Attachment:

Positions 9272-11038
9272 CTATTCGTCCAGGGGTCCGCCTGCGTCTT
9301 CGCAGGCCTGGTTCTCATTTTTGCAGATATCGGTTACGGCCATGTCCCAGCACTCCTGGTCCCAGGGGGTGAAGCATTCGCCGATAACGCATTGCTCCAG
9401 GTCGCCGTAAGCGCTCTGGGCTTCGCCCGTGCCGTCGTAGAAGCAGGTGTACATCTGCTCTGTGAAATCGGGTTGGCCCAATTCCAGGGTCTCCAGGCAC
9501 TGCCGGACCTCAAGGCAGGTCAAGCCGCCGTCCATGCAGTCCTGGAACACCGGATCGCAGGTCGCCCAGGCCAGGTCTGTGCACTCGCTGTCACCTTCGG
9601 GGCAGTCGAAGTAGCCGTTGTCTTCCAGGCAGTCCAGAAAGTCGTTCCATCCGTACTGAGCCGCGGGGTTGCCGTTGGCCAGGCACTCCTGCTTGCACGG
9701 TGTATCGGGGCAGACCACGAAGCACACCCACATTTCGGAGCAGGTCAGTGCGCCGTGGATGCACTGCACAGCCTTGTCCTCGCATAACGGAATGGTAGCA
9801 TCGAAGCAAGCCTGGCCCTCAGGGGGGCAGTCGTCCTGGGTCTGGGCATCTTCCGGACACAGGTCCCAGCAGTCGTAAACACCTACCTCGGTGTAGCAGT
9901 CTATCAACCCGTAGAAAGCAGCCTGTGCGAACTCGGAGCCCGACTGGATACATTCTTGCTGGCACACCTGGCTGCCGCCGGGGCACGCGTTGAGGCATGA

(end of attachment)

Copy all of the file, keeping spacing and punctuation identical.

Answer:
Positions 9272-11038
9272 CTATTCGTCCAGGGGTCCGCCTGCGTCTT
9301 CGCAGGCCTGGTTCTCATTTTTGCAGATATCGGTTACGGCCATGTCCCAGCACTCCTGGTCCCAGGGGGTGAAGCATTCGCCGATAACGCATTGCTCCAG
9401 GTCGCCGTAAGCGCTCTGGGCTTCGCCCGTGCCGTCGTAGAAGCAGGTGTACATCTGCTCTGTGAAATCGGGTTGGCCCAATTCCAGGGTCTCCAGGCAC
9501 TGCCGGACCTCAAGGCAGGTCAAGCCGCCGTCCATGCAGTCCTGGAACACCGGATCGCAGGTCGCCCAGGCCAGGTCTGTGCACTCGCTGTCACCTTCGG
9601 GGCAGTCGAAGTAGCCGTTGTCTTCCAGGCAGTCCAGAAAGTCGTTCCATCCGTACTGAGCCGCGGGGTTGCCGTTGGCCAGGCACTCCTGCTTGCACGG
9701 TGTATCGGGGCAGACCACGAAGCACACCCACATTTCGGAGCAGGTCAGTGCGCCGTGGATGCACTGCACAGCCTTGTCCTCGCATAACGGAATGGTAGCA
9801 TCGAAGCAAGCCTGGCCCTCAGGGGGGCAGTCGTCCTGGGTCTGGGCATCTTCCGGACACAGGTCCCAGCAGTCGTAAACACCTACCTCGGTGTAGCAGT
9901 CTATCAACCCGTAGAAAGCAGCCTGTGCGAACTCGGAGCCCGACTGGATACATTCTTGCTGGCACACCTGGCTGCCGCCGGGGCACGCGTTGAGGCATGA